The article today supports what we know about children–that by the time they are preschoolers they are at the starting point of making the leap between concrete knowledge (there are three oranges on the table) to more abstract symbols (3). In fact I loved that the article points out that many children’s book incorrectly show a piece of pizza as representation of a triangle even though it has a rounded point.
There is a socio-economic gap at play here. While many families, perhaps without even being aware of what they’re doing, have already introduced their kids to math concepts by playing early board games at home - underprivileged kids often come to school without having had those early experiences. But note that the experiences are just what we’ve been talking about–you can’t really understand “3″ unless you’ve experienced it–whether it’s by counting the apples that go in the back at the grocery story–or building with blocks. We learn best at this early stage through hands-on interactions.
As with anything in life, if you can make the experience fun and engaging–you are more likely to produce a child that wants more. The article isn’t a call to drill kids on math facts once they hit pre-school—so don’t even think about taking out the flash cards! It does underscore the importance of introducing math as part of the world we live in–it informs all aspects of our lives and we will be best serve by a generation that isn’t afraid of math.
There are so many wonderful math games to play with your preschoolers– our site is full of them.
Today I ventured uptown…as much as I love all the Christmas lights, you really need to be ready to deal with the crowds that take over the city- especially in mid-town. It’s fun and I enjoy watching the kids as they see the tree for the first time – or the amazing Christmas windows at Saks. But having to get anywhere takes twice as long!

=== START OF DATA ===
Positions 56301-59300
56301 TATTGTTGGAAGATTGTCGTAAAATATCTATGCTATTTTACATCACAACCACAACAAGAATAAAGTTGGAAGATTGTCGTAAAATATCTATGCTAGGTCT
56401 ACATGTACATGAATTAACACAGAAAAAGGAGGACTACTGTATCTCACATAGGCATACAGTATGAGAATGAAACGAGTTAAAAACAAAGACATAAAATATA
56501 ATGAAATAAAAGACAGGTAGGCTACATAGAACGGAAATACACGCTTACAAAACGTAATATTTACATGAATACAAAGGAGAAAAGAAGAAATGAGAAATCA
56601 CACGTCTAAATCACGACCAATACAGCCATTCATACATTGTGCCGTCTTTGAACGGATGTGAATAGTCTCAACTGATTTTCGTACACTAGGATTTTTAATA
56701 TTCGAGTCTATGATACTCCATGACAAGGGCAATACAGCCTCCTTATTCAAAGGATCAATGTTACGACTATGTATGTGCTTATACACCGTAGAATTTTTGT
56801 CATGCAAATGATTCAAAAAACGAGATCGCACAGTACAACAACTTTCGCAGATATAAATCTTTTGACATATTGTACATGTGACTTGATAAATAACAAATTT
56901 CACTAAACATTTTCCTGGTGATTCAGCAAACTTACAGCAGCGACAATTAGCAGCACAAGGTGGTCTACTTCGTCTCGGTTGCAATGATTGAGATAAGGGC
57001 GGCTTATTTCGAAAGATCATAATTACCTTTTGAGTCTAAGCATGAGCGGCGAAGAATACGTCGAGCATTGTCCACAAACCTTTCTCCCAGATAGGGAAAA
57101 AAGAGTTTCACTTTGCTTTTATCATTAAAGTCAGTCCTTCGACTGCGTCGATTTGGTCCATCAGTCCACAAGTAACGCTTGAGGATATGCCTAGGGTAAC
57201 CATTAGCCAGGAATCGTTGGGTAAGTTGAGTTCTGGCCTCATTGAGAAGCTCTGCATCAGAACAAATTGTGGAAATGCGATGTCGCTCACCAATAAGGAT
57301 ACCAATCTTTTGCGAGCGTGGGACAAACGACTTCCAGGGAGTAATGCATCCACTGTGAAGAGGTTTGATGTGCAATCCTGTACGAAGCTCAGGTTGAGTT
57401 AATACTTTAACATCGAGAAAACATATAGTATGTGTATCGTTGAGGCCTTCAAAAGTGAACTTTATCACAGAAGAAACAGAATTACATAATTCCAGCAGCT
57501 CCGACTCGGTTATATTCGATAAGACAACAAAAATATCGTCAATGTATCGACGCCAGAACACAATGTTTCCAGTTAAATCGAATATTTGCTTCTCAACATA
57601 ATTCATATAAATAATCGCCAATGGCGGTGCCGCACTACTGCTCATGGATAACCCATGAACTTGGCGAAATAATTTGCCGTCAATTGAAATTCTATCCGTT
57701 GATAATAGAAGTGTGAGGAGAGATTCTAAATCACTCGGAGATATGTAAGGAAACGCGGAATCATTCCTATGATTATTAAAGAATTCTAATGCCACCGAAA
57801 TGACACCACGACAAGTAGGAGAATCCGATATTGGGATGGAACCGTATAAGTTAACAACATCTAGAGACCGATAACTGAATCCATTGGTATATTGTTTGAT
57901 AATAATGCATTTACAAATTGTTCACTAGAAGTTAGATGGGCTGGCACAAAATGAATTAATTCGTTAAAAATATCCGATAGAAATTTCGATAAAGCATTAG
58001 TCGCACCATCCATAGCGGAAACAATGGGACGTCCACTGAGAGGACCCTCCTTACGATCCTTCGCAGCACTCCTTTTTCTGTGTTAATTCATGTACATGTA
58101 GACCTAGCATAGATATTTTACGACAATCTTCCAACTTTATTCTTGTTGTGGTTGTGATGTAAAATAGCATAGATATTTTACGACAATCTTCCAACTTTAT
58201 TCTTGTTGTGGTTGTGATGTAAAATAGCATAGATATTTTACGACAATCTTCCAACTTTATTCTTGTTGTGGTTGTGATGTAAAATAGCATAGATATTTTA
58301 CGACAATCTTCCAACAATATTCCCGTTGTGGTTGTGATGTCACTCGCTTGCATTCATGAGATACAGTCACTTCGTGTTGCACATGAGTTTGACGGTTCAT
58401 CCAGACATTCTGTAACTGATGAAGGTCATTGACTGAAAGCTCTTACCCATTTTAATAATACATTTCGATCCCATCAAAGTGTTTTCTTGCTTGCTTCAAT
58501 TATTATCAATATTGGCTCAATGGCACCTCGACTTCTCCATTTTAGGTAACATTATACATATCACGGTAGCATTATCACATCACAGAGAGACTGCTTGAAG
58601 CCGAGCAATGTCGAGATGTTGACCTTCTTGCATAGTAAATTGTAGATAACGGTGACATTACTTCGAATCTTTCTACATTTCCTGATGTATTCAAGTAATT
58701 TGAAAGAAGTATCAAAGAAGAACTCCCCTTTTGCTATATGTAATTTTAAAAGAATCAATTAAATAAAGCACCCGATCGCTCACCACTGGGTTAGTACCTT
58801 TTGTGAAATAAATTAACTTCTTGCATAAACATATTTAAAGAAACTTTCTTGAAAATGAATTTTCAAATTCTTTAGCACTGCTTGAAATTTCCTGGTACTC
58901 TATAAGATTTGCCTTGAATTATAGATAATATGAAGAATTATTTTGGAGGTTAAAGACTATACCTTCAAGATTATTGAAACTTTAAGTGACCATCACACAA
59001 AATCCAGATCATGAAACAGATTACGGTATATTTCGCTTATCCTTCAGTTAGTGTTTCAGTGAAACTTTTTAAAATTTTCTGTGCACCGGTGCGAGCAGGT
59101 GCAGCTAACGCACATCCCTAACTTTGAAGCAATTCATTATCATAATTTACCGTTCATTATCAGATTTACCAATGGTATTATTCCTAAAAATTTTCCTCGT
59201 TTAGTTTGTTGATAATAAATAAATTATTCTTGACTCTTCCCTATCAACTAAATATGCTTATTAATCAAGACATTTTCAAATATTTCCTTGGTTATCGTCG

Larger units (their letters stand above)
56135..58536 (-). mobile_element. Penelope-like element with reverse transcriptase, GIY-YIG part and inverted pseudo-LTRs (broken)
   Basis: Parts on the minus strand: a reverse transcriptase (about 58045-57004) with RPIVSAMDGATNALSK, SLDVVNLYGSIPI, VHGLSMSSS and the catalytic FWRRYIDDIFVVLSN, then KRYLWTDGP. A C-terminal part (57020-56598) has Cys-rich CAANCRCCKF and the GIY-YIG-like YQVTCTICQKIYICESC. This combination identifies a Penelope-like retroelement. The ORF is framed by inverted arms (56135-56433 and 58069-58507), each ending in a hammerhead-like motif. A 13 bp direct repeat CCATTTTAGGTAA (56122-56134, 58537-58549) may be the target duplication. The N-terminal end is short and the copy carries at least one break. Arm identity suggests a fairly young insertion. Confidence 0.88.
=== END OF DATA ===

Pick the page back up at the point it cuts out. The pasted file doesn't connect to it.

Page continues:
Here’s Mr. Robot enjoying the tree at Rockefeller Center. I miss my mom today–getting ready for a segment during the holidays is always special–the tree, the lights, the energy of all the people–hearing so many different languages. It’s always a pinch-able moment. (Mom’s fine–just didn’t need to be in the crowds.)
Set up is an amazing juggling act executed with such grace and good spirits. April, the set art director, never seems pushed even though tonight for example she had eight production segments to get ready for…and everything always looks great in the morning when she and the amazing crew at the show work their magic.
Here’s the view of the tree after set up…it is so pretty.
Just got back from set up — the studio was filled with so many segments…music…Colin Cowell wrapping things…where was he this morning when I couldn’t get a clean line on my wrapping paper!
I have so many great toys to talk about–too many as usual. We get really attached around here to our award winners…we want to talk about ALL of them! It’s nice when people are interested in what you’ve been working on all year.
The article for the segment tomorrow is already posted on our site…toys with lasting play value.